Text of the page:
Paying attention to Twitter is a smart move for investors, a new study suggests.
Researchers from the Johns Hopkins University Carey Business School found that that the mood of tweets can be a good predictor of initial public offering (IPO) performance.
In the study, which can be downloaded on the Social Science Research Network website, researchers analyzed the moods of tweets for 325 IPOs on the first day of stock market trading as well as the three days leading up to it.
The most useful finding for investors may be the way pre-IPO tweets seem to predict a company’s opening day performance. Interestingly, researchers discovered that overall Twitter sentiment in the three-day run-up is usually the opposite of the way IPO performance unfolds. On average, raves on Twitter are associated with first-day price drops, while gloomy tweets are more likely to predict price climbs.
For the first trading day itself, however, Twitter sentiment appears to mirror IPO performance, whether positive or negative.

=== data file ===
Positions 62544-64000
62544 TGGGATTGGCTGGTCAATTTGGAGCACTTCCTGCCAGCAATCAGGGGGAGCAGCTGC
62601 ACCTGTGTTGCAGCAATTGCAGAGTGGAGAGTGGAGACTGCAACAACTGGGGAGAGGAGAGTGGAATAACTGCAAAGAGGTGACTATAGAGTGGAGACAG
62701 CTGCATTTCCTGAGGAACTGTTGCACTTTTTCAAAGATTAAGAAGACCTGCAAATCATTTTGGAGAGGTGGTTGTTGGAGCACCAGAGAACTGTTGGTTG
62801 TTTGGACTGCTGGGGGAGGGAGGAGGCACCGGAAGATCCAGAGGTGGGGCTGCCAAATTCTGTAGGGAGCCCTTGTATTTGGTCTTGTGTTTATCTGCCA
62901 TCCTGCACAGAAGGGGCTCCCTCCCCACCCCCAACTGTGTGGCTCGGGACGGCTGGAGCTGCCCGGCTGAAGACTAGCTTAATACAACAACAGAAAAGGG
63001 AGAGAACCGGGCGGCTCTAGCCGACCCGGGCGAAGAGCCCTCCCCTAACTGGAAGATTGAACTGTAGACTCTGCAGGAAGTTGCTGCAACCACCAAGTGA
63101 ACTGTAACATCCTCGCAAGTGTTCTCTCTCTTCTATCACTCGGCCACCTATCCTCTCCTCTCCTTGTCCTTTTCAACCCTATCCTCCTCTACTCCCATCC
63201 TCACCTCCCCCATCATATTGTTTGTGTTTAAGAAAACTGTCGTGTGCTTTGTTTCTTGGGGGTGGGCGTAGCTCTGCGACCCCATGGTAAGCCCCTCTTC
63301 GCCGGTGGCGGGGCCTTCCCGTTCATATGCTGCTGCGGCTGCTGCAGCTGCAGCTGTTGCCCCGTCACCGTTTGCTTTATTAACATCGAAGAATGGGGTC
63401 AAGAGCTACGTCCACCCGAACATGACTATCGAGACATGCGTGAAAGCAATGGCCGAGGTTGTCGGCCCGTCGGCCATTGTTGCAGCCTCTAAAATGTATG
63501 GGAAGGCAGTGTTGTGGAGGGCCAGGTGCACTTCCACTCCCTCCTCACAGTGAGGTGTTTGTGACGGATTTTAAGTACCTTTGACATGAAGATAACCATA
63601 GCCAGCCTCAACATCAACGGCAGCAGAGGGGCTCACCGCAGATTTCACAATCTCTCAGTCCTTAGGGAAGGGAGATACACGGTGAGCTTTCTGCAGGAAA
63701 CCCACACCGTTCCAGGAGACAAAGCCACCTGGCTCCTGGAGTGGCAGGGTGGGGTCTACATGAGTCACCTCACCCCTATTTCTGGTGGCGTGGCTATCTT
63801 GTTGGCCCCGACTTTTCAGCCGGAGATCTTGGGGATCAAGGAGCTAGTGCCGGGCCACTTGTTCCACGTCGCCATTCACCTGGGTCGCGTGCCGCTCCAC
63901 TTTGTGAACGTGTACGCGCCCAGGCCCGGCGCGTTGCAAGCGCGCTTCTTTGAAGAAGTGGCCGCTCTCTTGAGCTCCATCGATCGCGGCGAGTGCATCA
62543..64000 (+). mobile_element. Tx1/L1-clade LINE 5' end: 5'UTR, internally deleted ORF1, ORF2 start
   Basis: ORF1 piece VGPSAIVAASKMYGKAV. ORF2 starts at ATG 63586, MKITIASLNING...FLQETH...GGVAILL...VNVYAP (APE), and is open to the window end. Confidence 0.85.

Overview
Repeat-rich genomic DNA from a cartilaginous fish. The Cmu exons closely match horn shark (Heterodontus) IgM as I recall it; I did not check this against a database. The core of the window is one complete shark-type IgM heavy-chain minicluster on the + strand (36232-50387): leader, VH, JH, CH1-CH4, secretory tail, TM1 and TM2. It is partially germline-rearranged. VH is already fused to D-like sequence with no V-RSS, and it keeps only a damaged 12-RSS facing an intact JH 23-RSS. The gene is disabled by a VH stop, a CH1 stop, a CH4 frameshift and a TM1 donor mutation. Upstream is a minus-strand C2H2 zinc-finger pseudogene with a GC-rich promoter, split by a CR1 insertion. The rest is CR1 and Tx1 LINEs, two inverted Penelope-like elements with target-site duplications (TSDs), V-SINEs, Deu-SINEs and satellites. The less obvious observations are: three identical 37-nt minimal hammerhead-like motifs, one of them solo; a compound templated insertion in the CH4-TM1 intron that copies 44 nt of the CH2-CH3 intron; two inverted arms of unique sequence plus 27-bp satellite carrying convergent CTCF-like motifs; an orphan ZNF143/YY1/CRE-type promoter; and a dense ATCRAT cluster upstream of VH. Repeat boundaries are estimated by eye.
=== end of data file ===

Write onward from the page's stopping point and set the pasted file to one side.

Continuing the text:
As Twitter becomes a more common forum for opinions and views on the stock market, it’s worth analyzing these trends, says study co-author Jim Kyun-Soo Liew, a Carey Business School professor.
“On the negative side, you could say it’s unfiltered noise, and there’s no outside body regulating it,” he says. “But on the other hand, you could argue that it represents an aggregate view—the wisdom of the crowd. The crowd is telling us something, and it seems worth our while to listen.”
Lest anyone doubt Twitter’s impact on Wall Street, Liew points to last year’s phony tweet from the hacked Associated Press account, reporting a bombing at the White House. Within just minutes, the tweet led to a 140-point drop in the Dow Jones Industrial Average. Later, when the tweet was proved false, the Dow quickly recovered.
Though various studies already exist demonstrating Twitter’s relationship to day-to-day stock performance (along with Twitter’s ability to predict other phenomenons, like a movie’s box-office success), the researchers believe theirs is the first to look closely at the connection between Twitter sentiment and IPOs.
The study relied on analytics scoring the mood of tweets on a spectrum from -100 for most negative to +100 for most positive.
Liew’s co-author for the paper is finance student Garrett Zhengyuan Wang. The researchers presented their findings last month at a meeting of Data Science MD and have submitted it for publication in The Journal of Portfolio Management.